When it comes to content strategy, it’s easy for blogs, articles and white papers to tell you what to do and how you should do it as though every situation is the same and every company is the same. That simply isn’t the case. Resources, talent and circumstances are different for every company at every level. Whilst perusing the World Wide Web, I came across this article from Direct Marketing News. It offered up some interesting statistics about content strategy and includes these tips to improving your content strategy:
- Determine content gaps in the buyer journey and create targeted content to fill them.
- Develop fully segmented personas for more targeted content marketing.
- Develop a tightly focused content development plan for lead generation.
- Use the technology the company already has in house to start measuring the performance of a company's content marketing efforts.
- Eliminate underperforming content after six months if it's not producing the desired engagement or conversions.
Those are all great tactics to employ, and I am by no means attempting to belittle the thought that went into them, but at the end of the day, how reasonable are these strategies for certain businesses in certain industries? Let’s take a look at each of these again and try to reconcile the ideal, text-book way to do things with the harsh realities of organizational limitations:
Determine content gaps in the buyer journey and create targeted content to fill them.
There will always be content gaps. Identify the largest gaps and address those first. Determine how “into the weeds” you need to get with your content as it pertains to the products/services you offer. Don’t let a content gap turn into a content black hole that swallows up all of your time, attention and resources. A little content, especially if it’s good content, can go a long way.
Develop fully segmented personas for more targeted content marketing.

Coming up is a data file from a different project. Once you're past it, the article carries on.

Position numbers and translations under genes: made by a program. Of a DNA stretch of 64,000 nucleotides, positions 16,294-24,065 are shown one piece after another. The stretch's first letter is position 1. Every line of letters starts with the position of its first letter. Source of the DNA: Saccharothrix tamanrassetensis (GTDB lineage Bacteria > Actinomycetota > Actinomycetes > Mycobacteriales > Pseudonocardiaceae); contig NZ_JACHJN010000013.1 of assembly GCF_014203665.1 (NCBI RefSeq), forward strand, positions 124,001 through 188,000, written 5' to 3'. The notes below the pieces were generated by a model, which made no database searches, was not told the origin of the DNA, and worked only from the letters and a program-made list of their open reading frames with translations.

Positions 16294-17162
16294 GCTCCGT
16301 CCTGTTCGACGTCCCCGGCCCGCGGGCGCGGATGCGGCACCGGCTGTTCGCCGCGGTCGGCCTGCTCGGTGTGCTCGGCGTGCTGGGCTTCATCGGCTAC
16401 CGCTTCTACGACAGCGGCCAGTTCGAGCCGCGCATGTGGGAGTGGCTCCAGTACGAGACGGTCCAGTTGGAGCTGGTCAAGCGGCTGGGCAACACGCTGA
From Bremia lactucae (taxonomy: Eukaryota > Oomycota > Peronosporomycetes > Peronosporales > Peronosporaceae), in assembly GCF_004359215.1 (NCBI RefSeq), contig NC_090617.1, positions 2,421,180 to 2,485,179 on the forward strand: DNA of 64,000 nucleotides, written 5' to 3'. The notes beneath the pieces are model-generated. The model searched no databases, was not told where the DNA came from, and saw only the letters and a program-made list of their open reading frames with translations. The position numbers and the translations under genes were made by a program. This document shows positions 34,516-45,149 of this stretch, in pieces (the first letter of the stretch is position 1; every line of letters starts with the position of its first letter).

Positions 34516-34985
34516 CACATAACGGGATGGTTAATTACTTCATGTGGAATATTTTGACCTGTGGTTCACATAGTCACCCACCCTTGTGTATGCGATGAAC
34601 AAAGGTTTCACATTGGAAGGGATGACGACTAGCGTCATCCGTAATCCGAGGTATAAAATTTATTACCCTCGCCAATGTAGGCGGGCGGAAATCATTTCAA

This really comes down to time and people-power. If you have a smaller marketing team, generic isn’t always the worst thing in the world. Good content on sales methodology, for example, will often have nuggets of knowledge relevant to anyone is sales; you wouldn’t necessarily need to write one specifically for sales in Industry X. You can get crafty with titles and promotional text (on social media, for example) to present generic content in a more targeted context without repackaging the same message for every segment of your audience.
Develop a tightly focused content development plan for lead generation.
This should be the backbone for every content marketing strategy regardless of budget, time or resources.
Use the technology the company already has in-house to start measuring the performance of a company's content marketing efforts.
For SMBs or organizations with limited marketing budget, this will typically mean utilizing free resources like Google Analytics and social media and measurement tools (you should be pushing your content through social media, by the way). This will work for a centralized marketing department, but when marketing and sales are working in unison on a campaign (meaning more people are involved) more detailed tracking and metrics may be required. This is where marketing resource management systems and marketing automation systems can provide support to both sales and marketing teams.
Eliminate underperforming content after six months if it's not producing the desired engagement or conversions.
Archived content, unless the information or branding elements within it are grossly outdated, isn’t harming anything by staying on your site. No one ever had too much content. Reuse a white paper in a tweet if it hasn’t been downloaded much in the past few months. Having a large pool of content – even if it’s not the most clicked or downloaded content on your site – allows you to keep your messages fresh on social media or email campaigns without having to write two new white papers or three new case studies every month. Not to mention unless you have a team solely devoted to content development, six months is simply too frequent of a turnover rate for content.